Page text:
20 homes in the Isleworth area of the London Borough of Hounslow.
Registered office: 8 Waldegrave Road, Teddington, TW11 8GT.
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BACKGROUND OF OLD ISLEWORTH HOUSING CO-OPERATIVE (OIHC)
The history of OIHC, which started in 1985, dates back to the 1960s. A group of young, single people in outer West London came together through the Campaign for Nuclear Disarmament and local Folk Clubs. By the mid 1960s they began to move beyond just protesting towards practical co-operative solutions for some of their needs. The Freeman Syndicate was set up to run a range of activities. The Freeman Syndicate Fun Club was run by volunteers on every Friday evening until the early 70s in the White Hart pub in Southall. Folk, jazz, blues, poetry, comedy and drama were mixed with politics and planning new projects. A large van owned by the Syndicate was used for weekend trips and moving members between homes. Occasional concerts were promoted and, with help from Syndicate volunteers and funds, a West London magazine was produced. Many Syndicate members could not find decent affordable housing and several years of discussion led to the formation of Middlesex Housing Association (MHA) in 1969.
First attempt to house 54 people for only £10,000
The first MHA proposal, in 1969, was to lease the long-empty Railway Workers Hostel in Southall. This was to be converted into flats, a communal space, restaurant, laundry, shop and a crèche to house 54 people at a cost of £10,000. Voluntary, self-help building work was planned to make this possible without any Government subsidy. Unfortunately British Rail did not lease the building to MHA and it was left derelict for many years.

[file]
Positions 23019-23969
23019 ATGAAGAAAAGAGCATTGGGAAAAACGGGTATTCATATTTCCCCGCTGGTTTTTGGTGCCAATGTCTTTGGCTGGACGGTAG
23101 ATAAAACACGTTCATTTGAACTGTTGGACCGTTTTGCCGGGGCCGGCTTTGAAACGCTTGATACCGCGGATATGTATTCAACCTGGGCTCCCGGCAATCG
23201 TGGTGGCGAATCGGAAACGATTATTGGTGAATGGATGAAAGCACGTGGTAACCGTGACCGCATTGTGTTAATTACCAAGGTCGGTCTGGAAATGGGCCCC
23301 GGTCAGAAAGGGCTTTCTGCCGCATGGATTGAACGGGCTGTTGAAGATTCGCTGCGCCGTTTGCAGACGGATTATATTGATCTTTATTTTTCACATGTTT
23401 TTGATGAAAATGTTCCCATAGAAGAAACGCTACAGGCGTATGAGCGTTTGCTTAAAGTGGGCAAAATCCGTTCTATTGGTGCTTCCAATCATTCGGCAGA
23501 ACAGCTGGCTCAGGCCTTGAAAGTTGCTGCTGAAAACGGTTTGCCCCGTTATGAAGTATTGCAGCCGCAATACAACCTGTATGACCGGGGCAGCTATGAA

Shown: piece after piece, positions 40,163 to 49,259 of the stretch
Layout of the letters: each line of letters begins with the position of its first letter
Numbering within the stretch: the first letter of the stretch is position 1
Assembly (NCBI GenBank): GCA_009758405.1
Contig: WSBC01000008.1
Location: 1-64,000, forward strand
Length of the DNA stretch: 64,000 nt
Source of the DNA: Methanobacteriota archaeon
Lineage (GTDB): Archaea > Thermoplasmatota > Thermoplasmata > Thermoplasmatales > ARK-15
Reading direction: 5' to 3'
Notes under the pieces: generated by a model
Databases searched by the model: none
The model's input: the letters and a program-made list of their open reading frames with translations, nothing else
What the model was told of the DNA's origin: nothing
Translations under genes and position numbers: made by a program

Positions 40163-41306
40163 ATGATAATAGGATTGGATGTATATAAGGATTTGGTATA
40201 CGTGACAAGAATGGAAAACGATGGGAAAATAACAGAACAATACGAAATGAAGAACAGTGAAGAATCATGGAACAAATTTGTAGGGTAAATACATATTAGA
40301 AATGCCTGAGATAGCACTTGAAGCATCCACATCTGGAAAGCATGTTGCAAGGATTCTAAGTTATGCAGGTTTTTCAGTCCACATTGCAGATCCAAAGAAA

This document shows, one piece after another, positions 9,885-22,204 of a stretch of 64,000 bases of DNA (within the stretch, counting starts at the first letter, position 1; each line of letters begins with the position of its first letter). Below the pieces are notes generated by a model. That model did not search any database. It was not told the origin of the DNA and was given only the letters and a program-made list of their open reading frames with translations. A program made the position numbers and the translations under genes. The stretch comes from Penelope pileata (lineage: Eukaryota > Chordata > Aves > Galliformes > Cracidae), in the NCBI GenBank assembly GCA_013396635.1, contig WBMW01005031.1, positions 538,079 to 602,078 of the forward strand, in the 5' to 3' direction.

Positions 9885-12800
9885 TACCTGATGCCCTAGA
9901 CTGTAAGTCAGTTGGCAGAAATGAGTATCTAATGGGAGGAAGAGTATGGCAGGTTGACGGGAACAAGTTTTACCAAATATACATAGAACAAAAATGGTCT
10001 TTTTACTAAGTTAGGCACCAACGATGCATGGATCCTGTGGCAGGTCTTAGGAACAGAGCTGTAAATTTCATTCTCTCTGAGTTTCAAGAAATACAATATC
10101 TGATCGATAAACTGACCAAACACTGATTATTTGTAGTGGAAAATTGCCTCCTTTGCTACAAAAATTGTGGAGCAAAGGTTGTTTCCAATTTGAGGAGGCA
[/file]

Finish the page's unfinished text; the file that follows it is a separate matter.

Filling up the empties
MHA members looked for other schemes and, from early 1972, set up several organisations which resulted in the first properties being obtained free of charge from Hounslow Council in early 1973. These were renovated entirely by voluntary labour and more properties were then located by volunteers carrying out empty property surveys in the Boroughs of Hounslow, Hillingdon and Ealing. Initial fundraising was aided by members saving £20 a month in loanstock issued by MHA.
Going for gold
The 1974 Housing Act made Government subsidy available so MHA began to set up permanent Housing Co-operatives for Green Dragon Lane in Brentford and Water Tower in Southall.
Temporary housing along the Twickenham Road in Isleworth
The first Hounslow Council empty property in the Isleworth area, on the Twickenham Road, was reoccupied in 1975. It had been derelict for 12 years. MHA volunteers repaired the house which then continued in ‘temporary’ use for over 30 years. More houses along the road were also used over many years, often as shared housing for single people.
Speyhawk stirs Old Isleworth
In 1982, Speyhawk Property developers started negotiating with Hounslow Council for a comprehensive redevelopment of Old Isleworth. Local residents were up in arms about the minimal public consultation and the proposed changes. Local Labour Party and MHA members campaigned to alter the proposals. By 1985 MHA had secured a deal with Hounslow Council and Speyhawk for OIHC to be set up. The only new, Government subsidised, affordable housing in the centre of Old Isleworth was to be built for OIHC
Living by Isleworth Village Green
Nine one bedroomed flats and 7 studios, completed at the end of 1989, were built on a former Council car park next to the open space used as Isleworth Village Green. These were let to single people and couples, half to temporary Twickenham Road residents and half to Council applicants.
Award winning Harcourt Cottages
The second Government subsidised new building for OIHC was a terrace of four two bedroomed houses at Harcourt Cottages. These were built next to Sermon’s Almshouses which are listed buildings. The sympathetic design was rewarded with a Civic Trust Award. New first residents, in autumn 1993, included one couple who had a child whilst living in the first OIHC scheme. The other three families were chosen by Hounslow Council through their right to nominate 75%of the tenants.
Facing the future
Government subsidy rules have changed to require private finance as well as public funding. This system now favours development by large Housing Associations, and co-ops are not encouraged to grow. This has frustrated the Co-op’s ambitions to develop further permanent schemes. Due to grant reductions in the late 1990’s a scheme in South Street, Isleworth proved to be unaffordable and was handed over to Co-op Homes to see through to completion. Unless, and until, governments of all political persuasions come to recognise the value of locally controlled, affordable social housing and invest in it accordingly then OIHC is unlikely to be in a position to develop further affordable housing schemes.